Final class in Online Teaching & Learning – Best Practices series ( I’m finally here!)
This week we began our course work with an evaluation of our current teaching practices.
My self-assessment results were not necessarily surprising to me. I scored high in the technical areas and feel confident in the use and instruction of technology tools. Administrative areas were also strong, having successfully completed competencies in this area. Some Pedagogical competencies were lacking, having never experienced teaching a class 100% online. Once I gain experience in being an online teacher, I can better assess my abilities in this area. The overall purpose of the self-assessment was clear, but I felt that some questions were unclear, leaving me to wonder if my answers would reflect a true assessment.
Having had over 10 years’ experience teaching in a traditional classroom, I pride myself on my abilities to integrate technology throughout my coursework and engage my students. I currently teach in a blended classroom environment, providing the opportunity to deliver grades, course expectations, feedback and general communications face-to face, as opposed to online. I do not currently need to deliver all my coursework solely via an online LMS and have purposely chosen certain lessons and deliverables remain in the physical classroom. I do provide all information electronically and have found it extremely beneficial to both myself and my students. As noted by Randy Meredith in his presentation on “Online Teaching and Learning – Differences and Similarities” from Spring Arbor University, the online student needs to be extremely self-motivated, self-regulated and possess good time management skills. At the high school level, I find some students are extremely reluctant to embrace the online option. Many still expect information to be delivered in the classroom; on paper, handed to them, by me. This allows them to step back from the responsibility of learning, handing the obligation to deliver and complete the course work squarely back to me, or so they hope. Unfortunately, I view this as an indication that these high-schoolers are not ready to take on the responsibilities necessary to be a successful online learner. However, it could also indicate that the delivery method could use improvement and I take full responsibility to deliver meaningful content in a way in which they can relate and appreciate.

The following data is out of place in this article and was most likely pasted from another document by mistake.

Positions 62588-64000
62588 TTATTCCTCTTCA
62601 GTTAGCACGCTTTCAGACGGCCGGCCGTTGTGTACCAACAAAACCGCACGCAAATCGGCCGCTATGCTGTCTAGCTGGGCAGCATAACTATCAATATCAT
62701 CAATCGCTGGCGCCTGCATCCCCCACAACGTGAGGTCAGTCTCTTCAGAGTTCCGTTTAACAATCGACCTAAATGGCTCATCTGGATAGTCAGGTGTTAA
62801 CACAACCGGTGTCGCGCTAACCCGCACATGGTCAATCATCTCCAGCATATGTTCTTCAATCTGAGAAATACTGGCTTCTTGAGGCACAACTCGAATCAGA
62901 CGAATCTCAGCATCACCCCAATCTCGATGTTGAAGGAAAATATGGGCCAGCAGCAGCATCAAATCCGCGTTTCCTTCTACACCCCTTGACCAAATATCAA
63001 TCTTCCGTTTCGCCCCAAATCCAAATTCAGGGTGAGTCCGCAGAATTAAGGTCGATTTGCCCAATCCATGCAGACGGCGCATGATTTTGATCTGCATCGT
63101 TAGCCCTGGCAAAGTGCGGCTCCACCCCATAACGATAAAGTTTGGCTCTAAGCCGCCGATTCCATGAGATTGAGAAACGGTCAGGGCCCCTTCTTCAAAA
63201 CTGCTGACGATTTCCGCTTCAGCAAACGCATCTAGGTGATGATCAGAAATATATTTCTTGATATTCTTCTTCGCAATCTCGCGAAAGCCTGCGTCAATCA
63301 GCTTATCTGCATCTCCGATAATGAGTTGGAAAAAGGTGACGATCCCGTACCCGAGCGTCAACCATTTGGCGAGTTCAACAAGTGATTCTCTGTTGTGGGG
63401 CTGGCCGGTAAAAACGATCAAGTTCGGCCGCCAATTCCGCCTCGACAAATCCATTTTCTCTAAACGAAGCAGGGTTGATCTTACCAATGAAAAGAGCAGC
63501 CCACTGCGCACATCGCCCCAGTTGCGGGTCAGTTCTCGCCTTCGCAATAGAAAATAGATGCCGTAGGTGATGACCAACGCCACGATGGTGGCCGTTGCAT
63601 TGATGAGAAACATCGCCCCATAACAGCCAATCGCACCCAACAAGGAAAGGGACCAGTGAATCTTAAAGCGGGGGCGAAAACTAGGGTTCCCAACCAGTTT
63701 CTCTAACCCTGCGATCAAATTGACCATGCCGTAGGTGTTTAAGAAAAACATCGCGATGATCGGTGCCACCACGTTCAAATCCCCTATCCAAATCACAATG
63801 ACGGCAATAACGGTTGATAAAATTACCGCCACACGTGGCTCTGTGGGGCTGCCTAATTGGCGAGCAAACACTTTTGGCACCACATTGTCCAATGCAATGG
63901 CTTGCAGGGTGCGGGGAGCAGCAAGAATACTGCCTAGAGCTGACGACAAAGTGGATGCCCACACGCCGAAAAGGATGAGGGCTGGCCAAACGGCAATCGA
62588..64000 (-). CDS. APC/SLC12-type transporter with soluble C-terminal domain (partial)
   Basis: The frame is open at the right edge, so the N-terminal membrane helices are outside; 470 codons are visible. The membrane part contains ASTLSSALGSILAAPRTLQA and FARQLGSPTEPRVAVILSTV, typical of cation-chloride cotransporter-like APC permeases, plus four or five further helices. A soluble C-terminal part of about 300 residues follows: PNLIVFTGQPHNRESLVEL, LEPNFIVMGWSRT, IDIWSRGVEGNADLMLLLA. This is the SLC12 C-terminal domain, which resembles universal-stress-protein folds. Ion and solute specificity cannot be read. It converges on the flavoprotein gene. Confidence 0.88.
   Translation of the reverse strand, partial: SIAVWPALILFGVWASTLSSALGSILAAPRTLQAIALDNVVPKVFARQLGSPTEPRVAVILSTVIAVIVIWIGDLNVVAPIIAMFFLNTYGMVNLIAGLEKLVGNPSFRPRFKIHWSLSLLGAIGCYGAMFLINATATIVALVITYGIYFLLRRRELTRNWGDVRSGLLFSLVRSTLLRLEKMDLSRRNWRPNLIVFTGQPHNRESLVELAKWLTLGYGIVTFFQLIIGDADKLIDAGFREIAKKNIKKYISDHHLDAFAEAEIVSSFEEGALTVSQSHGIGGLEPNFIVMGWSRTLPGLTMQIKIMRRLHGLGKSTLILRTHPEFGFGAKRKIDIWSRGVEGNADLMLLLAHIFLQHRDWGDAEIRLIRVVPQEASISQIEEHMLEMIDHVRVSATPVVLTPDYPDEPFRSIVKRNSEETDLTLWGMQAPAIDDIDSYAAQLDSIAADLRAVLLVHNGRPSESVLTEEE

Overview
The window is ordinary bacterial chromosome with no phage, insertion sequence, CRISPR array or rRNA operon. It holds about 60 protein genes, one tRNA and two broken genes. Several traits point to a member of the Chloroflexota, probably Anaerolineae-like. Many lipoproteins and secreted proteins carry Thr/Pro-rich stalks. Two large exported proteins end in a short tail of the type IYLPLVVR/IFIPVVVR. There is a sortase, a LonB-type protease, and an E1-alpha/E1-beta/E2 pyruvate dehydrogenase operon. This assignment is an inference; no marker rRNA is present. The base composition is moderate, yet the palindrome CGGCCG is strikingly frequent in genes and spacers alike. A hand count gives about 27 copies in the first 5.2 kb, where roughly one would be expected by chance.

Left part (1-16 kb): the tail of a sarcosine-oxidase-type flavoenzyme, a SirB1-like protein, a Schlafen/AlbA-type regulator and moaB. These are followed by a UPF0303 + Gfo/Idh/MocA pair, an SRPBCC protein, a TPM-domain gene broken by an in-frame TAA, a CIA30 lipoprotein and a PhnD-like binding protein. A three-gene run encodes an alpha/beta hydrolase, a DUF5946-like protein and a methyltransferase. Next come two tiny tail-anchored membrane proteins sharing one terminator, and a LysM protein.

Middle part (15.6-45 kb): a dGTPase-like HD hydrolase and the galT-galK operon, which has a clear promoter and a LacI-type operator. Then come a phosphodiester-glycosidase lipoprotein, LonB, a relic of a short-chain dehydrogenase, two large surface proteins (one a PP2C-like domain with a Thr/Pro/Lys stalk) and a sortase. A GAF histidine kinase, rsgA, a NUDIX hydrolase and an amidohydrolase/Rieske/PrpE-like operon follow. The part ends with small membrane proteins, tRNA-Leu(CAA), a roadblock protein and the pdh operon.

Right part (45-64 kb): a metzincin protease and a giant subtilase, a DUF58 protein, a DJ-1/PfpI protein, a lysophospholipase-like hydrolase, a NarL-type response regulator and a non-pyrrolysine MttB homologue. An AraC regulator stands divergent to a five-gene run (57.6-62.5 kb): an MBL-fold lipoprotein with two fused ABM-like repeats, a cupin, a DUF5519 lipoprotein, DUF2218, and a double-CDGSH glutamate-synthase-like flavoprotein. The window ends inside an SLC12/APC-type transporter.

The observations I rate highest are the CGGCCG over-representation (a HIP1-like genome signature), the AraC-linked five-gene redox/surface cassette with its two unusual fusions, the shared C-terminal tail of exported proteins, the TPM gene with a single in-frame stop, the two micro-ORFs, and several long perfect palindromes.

My classes could be 100% online, and through the completion of this course, I hope to gain the knowledge to discover just the right method(s) to effectively deliver course content, communicate expectations, give adequate feedback, all while continuing to engage students and support lifelong learners.